24 April 2017 | 6 °C

How Does A Londonist Garden Grow?

By Lindsey Last edited 70 months ago
How Does A Londonist Garden Grow?
The view from our roof
The view from our roof
View from our roof
View from our roof
Before: empty space and a rusty pole
Before: empty space and a rusty pole
Before: our triplet of planters filled with organic, peat free compost
Before: our triplet of planters filled with organic, peat free compost
Baby tomato plants
Baby tomato plants
Baby beets
Baby beets
Planted planters
Planted planters
Do you like our windmill?
Do you like our windmill?
After: the long view
After: the long view
After: herb pots
After: herb pots
After: from above
After: from above
After: from above
After: from above

The office balcony at Londonist Towers has had a greenover. Our lofty lookout now homes three planters stuffed with baby salad leaf plants, tomatoes and runner beans. A couple of neglected old pots previously attracting fag butts and crud have been cleaned up, dug over and made home to fragrant herbs and a lavender plant. In a few weeks we'll be snipping off salad leaves to enhance our lunchboxes and can't wait for the first fruit off our four tomato plants. We reckon Toby - it's essential to name your tomato plants - will produce first.

So how did we create a mini garden from scratch? Well, we're on the third floor, there's no lift, nobody has a car and we're all busy people so it was essential to be cunning with logistics. Ideally we would have scavenged Shoreditch streets for containers, begged, borrowed and swapped seeds and seedlings and got a job lot of very cheap, genuine north London made compost. But it was easiest for us to start with a delivery from Rocket Gardens. A pack of 3 bag planters and a 'Summer Window Box Garden' delivered free to the office was an amazing investment. The baby plants came packed in a cardboard box, damply nestled in straw and ready to plant. We nipped out to N1 Garden Centre and taxied back a couple of 60L bags of organic, peat free compost and a lavender plant - which smelled amazing.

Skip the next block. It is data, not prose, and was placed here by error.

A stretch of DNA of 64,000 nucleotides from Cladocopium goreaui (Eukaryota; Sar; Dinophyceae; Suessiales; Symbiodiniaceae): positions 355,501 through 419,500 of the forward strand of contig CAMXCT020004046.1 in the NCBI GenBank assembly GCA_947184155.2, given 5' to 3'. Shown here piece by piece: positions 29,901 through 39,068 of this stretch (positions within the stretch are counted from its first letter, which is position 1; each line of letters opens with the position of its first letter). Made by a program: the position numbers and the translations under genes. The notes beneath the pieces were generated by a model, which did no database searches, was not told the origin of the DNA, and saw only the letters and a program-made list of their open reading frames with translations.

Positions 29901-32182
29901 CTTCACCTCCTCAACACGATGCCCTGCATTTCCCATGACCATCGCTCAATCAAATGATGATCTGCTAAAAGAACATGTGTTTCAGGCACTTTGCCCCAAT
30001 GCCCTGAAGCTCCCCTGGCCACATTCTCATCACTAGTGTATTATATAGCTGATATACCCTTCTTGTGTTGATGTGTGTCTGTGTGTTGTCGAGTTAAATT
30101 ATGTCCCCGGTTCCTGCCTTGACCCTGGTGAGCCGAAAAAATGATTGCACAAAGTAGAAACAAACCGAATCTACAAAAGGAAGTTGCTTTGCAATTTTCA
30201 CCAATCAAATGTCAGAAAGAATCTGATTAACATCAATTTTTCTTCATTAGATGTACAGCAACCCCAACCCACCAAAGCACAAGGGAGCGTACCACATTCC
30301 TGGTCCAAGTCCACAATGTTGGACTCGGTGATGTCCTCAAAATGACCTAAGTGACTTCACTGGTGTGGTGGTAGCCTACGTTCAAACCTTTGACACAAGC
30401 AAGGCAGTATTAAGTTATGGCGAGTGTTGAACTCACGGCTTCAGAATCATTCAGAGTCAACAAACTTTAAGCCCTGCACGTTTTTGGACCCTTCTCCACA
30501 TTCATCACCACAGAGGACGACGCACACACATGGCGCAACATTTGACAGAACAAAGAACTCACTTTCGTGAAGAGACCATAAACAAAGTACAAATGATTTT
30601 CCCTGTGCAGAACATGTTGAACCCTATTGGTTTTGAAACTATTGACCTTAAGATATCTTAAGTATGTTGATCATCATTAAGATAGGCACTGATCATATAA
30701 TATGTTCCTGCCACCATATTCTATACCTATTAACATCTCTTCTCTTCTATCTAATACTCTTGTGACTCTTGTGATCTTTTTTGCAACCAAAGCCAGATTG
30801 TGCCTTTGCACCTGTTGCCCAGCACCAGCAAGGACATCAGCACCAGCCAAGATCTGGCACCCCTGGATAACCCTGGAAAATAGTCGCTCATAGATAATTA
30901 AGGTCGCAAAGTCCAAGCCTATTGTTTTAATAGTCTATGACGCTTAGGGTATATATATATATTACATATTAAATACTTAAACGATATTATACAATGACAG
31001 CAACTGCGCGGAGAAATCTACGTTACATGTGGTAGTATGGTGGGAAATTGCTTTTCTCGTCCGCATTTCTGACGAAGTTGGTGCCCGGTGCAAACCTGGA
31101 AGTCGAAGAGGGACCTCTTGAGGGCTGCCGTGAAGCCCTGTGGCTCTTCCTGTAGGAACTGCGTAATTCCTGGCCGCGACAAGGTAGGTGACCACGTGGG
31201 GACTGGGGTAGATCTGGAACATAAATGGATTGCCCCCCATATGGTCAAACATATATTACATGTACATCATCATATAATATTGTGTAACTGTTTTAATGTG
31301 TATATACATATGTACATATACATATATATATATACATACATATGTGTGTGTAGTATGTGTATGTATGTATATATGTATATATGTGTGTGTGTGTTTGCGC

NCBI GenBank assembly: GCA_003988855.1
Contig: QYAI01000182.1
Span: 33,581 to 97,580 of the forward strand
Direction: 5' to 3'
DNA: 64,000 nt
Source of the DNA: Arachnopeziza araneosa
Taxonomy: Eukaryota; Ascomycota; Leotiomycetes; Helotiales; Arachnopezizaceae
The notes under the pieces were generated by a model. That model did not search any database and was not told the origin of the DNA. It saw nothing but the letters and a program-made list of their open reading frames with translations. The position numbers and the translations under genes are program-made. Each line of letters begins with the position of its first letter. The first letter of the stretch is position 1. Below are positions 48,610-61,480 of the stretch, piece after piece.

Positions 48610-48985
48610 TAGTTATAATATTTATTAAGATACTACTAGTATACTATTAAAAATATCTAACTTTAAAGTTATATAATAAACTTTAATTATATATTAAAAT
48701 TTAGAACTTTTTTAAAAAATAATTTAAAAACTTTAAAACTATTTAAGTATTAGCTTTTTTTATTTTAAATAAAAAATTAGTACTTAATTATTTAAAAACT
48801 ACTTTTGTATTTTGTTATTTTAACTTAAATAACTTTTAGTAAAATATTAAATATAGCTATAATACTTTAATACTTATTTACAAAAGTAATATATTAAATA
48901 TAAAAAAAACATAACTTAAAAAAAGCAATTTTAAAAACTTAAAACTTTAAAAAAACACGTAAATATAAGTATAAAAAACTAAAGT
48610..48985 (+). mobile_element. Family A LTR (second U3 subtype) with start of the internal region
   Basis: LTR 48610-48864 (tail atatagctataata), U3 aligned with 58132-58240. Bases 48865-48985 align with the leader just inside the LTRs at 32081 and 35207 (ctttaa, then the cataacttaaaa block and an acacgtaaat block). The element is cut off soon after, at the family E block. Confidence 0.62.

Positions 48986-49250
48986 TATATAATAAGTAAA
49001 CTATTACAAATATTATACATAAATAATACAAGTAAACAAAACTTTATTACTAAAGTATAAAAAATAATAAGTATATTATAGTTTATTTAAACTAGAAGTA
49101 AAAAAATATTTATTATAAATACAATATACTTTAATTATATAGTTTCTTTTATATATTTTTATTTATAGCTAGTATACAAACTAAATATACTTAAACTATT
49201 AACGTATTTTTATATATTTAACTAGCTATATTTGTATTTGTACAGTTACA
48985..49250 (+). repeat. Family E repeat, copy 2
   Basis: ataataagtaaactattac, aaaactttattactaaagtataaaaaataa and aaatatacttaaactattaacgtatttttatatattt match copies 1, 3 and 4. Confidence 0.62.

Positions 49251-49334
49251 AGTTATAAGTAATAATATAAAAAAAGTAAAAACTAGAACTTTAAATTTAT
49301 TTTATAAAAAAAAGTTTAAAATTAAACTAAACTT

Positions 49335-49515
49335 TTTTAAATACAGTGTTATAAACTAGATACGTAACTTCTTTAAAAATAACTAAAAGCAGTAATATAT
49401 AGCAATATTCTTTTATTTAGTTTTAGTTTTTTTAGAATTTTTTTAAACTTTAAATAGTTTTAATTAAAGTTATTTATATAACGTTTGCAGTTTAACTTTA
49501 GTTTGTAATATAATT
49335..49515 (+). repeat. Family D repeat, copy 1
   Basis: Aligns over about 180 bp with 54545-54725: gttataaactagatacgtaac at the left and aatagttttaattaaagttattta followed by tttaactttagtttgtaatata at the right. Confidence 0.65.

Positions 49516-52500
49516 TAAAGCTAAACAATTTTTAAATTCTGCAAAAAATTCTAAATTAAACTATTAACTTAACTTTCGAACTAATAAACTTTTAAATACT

We were fortunate to have Helen Babbs' expertise - and photography - to call on but planting was, in fact, very easy and it only took us a couple of hours to set up our balcony garden from scratch. The herbs are ready to go - chives, sage and thyme - and it will only be a few weeks before we can start taking lettuce, chard, spinach and rocket from the planters. We must remember to water the plants daily but apart from that, it's sit back, admire and wait for the question of 'will slugs make it to the third floor?' to be answered.

Do tell us about your urban garden. Need inspiration? Read the first London Garden City post. Plus Helen Babbs' book My Garden, The City And Me has just been published.

Photography by Helen Babbs. Main image: the view over Shoreditch from our roof.

Last Updated 24 June 2011